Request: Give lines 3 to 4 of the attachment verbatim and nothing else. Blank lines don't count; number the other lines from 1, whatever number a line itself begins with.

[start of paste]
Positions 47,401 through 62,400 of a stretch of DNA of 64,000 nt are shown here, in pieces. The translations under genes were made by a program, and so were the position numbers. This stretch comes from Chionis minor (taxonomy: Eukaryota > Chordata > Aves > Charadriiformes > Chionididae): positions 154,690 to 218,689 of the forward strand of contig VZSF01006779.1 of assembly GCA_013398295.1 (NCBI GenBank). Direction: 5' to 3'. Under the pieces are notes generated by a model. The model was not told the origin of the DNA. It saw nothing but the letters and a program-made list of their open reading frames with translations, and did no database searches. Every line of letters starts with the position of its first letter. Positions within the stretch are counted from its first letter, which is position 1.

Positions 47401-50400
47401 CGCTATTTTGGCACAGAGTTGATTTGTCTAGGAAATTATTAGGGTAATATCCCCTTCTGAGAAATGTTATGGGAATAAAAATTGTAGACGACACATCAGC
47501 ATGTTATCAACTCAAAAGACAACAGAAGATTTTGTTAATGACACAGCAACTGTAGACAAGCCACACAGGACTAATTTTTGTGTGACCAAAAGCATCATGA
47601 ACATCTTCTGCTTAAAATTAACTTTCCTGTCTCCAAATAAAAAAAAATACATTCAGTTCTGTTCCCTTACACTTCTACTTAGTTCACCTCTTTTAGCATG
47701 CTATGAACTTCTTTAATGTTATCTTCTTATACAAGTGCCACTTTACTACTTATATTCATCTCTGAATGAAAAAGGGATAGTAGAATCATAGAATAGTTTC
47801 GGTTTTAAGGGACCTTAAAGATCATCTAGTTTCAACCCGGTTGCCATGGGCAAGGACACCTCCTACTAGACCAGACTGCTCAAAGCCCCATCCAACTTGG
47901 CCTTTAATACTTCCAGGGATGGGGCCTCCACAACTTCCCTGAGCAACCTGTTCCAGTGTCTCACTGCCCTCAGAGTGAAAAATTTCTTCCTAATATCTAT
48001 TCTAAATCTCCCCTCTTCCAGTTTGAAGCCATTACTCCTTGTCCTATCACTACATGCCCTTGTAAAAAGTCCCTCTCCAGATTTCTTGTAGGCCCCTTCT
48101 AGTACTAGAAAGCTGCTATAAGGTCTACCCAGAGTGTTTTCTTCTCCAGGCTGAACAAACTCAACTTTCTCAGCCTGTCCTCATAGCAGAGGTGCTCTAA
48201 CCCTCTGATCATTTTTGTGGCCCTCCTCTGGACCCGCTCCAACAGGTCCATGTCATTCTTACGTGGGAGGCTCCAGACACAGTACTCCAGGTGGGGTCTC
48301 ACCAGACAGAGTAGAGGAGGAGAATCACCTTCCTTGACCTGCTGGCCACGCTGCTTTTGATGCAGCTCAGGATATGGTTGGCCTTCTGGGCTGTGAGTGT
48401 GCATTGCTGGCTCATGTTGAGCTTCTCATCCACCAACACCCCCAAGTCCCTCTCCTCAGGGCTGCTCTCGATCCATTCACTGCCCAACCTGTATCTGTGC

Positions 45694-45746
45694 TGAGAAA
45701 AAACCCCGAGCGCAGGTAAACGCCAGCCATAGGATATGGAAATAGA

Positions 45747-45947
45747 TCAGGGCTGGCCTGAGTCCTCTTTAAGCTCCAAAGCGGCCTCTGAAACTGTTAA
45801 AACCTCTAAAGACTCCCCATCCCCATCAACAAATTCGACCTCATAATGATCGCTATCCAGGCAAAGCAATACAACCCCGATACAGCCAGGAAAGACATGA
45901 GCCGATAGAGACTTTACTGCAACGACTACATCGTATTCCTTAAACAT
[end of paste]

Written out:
47401 CGCTATTTTGGCACAGAGTTGATTTGTCTAGGAAATTATTAGGGTAATATCCCCTTCTGAGAAATGTTATGGGAATAAAAATTGTAGACGACACATCAGC
47501 ATGTTATCAACTCAAAAGACAACAGAAGATTTTGTTAATGACACAGCAACTGTAGACAAGCCACACAGGACTAATTTTTGTGTGACCAAAAGCATCATGA